Take Two for October 8, 2013

Tuesday Reviewsday: Jonathan Wilson, Vienna Teng, Jon Batiste & Stay Human

Jonathan Wilson

Jonathan Wilson

Cover of Jonathan Wilson's album Fanfare.

Vienna Teng

Vienna Teng

Musician Vienna Teng.


It's time for Tuesday Reviewsday our weekly new music segment. Joining the show is music critic Steve Hochman. 

Artist: Jonathan Wilson
Album: Fanfare
Release Date: Oct. 15
Songs: “Future Vision,” “Dear Friend”

Take a look at the album cover. God’s hand reaching to Adam’s, though further apart than on the Sistine Chapel. Arrogant? Might appear so. But it also bespeaks of a sense of glory. And the music on “Fanfare” is, often, glorious.

Wilson has had a lot handed down from the rock firmament, having been mentored by Jackson Browne, Graham Nash, David Crosby, all of whom are on this album. There are moments when the influences are clear — Crosby, Stills and Nash, Browne, some John Lennon and, more than you might expect, Pink Floyd. But in each case those touchstones are launching pads for some vibrant flights of musical fancy. These aren’t songs so much as mini-pop-symphonies. 

Wilson originally came to L.A. from North Carolina, lured by the old Laurel Canyon scene, only to find it didn’t exist. So he started a new one, hosting jam sessions that brought the old masters and new acolytes together. Relocated to Echo Park a few years ago, he’s continued as a catalyst figure, producing and collaborating with a span of musicians and expanding his own circles, having played a lot with the Grateful Dead’s Bob Weir of late, as well as producing English eccentric Roy Harper — the voice of Pink Floyd’s “Have a Cigar,” and the Roy of Led Zeppelin’s “Hat’s Off to Roy.”

His 2011 album “Gentle Spirit” seemed more vibe-driven than anything else, but won him slobbering praise in England and elsewhere. “Fanfare” justifies that, the vibe having blossomed into the masterful, colorful, soaring journeys, the songs “Dear Friend” and “Future Vision” taking off in multiple directions at once — hints of Lennon and “Dark Side of the Moon” and Graham Nash all mashed up together in a melange that ultimately is all Wilson’s.

“Cecil Taylor,” referencing the avant garde jazzman in lyrics if not music, is very much in the Crosby/Nash mode. The opening title song starts with a lush, Beatle-y instrumental prelude, circa “Abbey Road,” serving as an overture. “Love to Love” is relatively straightforward country-rock, but even that elaborates on and personalizes the template with Wilson’s brand of, well, glory.

Artist: Vienna Teng
Album: Aims
Release Date: Sept. 24
Songs: “Close to Home,” “Level Up”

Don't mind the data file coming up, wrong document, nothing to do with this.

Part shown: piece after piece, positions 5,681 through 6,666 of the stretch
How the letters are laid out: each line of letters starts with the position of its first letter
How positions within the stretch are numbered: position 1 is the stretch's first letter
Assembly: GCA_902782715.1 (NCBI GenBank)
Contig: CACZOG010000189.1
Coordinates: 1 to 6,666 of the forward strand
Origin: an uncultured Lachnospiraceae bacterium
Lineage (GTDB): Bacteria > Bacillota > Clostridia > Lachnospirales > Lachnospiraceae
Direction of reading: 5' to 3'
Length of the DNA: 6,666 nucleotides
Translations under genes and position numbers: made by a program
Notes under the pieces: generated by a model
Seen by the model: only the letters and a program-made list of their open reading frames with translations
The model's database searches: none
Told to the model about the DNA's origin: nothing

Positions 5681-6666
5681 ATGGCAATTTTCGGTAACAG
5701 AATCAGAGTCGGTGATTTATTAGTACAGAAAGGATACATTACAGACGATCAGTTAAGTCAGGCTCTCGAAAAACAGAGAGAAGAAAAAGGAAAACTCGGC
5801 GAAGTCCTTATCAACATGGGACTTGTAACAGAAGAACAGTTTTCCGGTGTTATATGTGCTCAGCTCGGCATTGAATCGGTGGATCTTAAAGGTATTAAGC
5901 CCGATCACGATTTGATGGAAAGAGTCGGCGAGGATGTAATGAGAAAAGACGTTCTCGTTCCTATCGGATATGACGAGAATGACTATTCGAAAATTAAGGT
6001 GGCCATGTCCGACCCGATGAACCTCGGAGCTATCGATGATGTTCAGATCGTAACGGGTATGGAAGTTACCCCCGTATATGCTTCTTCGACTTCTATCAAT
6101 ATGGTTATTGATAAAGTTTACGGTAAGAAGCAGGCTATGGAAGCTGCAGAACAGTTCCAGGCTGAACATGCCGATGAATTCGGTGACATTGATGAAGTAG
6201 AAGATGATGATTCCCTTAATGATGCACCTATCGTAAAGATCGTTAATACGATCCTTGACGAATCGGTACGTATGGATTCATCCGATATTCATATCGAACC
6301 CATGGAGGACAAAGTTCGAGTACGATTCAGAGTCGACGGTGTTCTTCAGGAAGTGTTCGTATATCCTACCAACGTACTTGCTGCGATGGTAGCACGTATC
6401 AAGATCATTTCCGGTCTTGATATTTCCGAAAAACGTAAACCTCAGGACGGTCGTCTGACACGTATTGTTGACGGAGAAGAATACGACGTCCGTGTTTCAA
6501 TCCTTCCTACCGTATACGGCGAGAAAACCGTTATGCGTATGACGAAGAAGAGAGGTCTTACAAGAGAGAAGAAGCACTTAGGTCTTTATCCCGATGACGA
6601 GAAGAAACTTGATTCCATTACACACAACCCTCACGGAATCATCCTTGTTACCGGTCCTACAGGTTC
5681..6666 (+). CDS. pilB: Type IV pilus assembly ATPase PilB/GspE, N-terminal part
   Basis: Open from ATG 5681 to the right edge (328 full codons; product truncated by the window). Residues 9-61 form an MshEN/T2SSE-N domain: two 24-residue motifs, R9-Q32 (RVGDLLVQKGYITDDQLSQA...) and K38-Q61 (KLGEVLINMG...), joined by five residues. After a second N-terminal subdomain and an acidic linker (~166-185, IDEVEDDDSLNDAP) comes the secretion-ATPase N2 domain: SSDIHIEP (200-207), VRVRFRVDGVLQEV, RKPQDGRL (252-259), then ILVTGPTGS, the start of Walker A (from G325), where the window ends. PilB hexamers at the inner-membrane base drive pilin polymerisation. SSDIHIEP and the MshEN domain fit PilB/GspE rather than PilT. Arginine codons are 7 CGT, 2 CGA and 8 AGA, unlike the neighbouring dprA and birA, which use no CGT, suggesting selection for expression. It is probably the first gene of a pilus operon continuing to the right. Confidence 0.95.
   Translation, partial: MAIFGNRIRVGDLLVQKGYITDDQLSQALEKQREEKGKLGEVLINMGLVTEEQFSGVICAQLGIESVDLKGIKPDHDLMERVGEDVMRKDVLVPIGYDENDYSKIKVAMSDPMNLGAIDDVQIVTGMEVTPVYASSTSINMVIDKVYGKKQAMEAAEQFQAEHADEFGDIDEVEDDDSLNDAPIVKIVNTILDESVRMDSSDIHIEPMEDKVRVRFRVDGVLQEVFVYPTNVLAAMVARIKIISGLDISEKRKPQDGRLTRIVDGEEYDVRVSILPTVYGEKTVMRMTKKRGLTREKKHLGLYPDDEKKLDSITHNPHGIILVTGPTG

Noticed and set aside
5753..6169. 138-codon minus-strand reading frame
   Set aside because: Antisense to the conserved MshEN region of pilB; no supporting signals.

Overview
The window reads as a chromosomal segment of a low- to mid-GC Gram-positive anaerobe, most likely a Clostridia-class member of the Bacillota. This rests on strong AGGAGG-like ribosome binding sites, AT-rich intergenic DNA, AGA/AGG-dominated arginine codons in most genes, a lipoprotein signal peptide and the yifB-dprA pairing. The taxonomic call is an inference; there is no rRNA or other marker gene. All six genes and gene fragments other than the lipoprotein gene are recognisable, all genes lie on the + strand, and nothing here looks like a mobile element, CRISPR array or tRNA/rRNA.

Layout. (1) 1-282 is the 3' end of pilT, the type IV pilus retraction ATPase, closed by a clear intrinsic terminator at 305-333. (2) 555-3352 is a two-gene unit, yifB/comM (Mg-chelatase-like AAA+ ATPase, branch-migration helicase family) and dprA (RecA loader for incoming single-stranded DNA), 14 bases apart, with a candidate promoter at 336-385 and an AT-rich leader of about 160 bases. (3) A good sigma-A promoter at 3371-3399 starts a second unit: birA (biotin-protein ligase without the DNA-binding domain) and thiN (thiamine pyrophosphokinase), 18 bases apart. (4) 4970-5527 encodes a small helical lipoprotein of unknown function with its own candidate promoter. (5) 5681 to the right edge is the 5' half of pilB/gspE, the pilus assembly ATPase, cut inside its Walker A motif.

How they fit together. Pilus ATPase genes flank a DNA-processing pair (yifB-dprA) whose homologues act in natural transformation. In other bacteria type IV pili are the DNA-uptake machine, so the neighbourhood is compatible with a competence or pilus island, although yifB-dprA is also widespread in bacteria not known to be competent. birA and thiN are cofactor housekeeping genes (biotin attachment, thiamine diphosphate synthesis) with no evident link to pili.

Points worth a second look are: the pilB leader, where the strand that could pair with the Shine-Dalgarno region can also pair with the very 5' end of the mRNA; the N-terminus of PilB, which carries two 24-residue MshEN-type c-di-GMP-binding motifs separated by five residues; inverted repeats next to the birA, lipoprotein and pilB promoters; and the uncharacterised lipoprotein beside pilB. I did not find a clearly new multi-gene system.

Don’t you just hate people who can do anything, or everything? Well, then you’ll really loathe Vienna Teng. She was a software engineer for Cisco Systems when she started her recording career in 2002. And after four rather bracing albums, she quit in 2010 to go to the University of Michigan for a masters degree in sustainability. With that done, she’s back with an album that, believe it or not, brings that all together in another bit of pop glory.

Her real name is Cynthia Yih Shih, Taiwanese-American, born in Saratoga, CA, but has remained in the Detroit area after getting the degree. The Aims album cover is a map of Detroit plotting populations shifts there from 2000 to 2010, looking at the implications in terms of socio-politics, economic and environmental impact and both the collapse and tenacity of the city’s core character and structure.

Takes on various issues — “In the 99” is about disparity, the layered vocals of “The Hymn of Acxion” looks at digital surveillance and privacy and “Close to Home,” which overlaps musically with Radiohead, is about Body Image Integrity Disorder.

If that doesn’t sound like the basis for great music, somehow she manages to make it happen anyway. The trick is that this is all done in ways poetic, not pedantic. And she has a gift for melody and musical construction, reaching toward the ambitions of Kate Bush, Peter Gabriel and Radiohead and such, never losing sight of the power of a good hook and a lush tone.

Artist: Jon Batiste & Stay Human
Album: Social Music
Release Date: Oct. 15
Songs: “Let God Lead,” “San Spirito”

In recent months we’ve talked about younger generations of New Orleans musical royal families, with Ivan Neville and Troy Andrews. Here’s another: pianist Jon Batiste, who took his multi-generational legacy to Juilliard in New York and has become a very creative force, moving the traditions in several directions.

Maybe you’ve seen YouTube videos of Batiste and his band Stay Human hitting the streets and subways of Manhattan after gigs, the leader playing melodica (since a piano is hard to parade) and captivating pedestrians and transit riders. And perhaps you’ve seen him as a regularly featured musician in “Treme.” He’s played with Wynton Marsalis, Lenny Kravitz, Lauryn Hill, even Prince. And he’s just 25.

This album is a breakthrough, though.

Can entice with jazz-soul with vocals or dazzle with a reinterpretation of “The Maple Leaf Rag,” “St. James Infirmary” — or “The Star Spangled Banner,” a bonus track to this fine set. With “Naima’s Love Song,” a ‘90s piece by pianist John Hicks, he uses the melodica to give a Stevie Wonder feel. And on “Let God Lead” he marshals his New Orleans street sense for a little gospel, anchored by Ibanda Ruhumbika’s pumping tuba.

The title of the album is “Social Music,” which would seem to be a commentary on and reaction to so much modern jazz being viewed as art music and intellectual music. So this, along with his the band’s Stay Human name and the excursions outside the clubs to play for the people are all about it being social. Hey, as we said, he is from New Orleans where that is what it’s all about.


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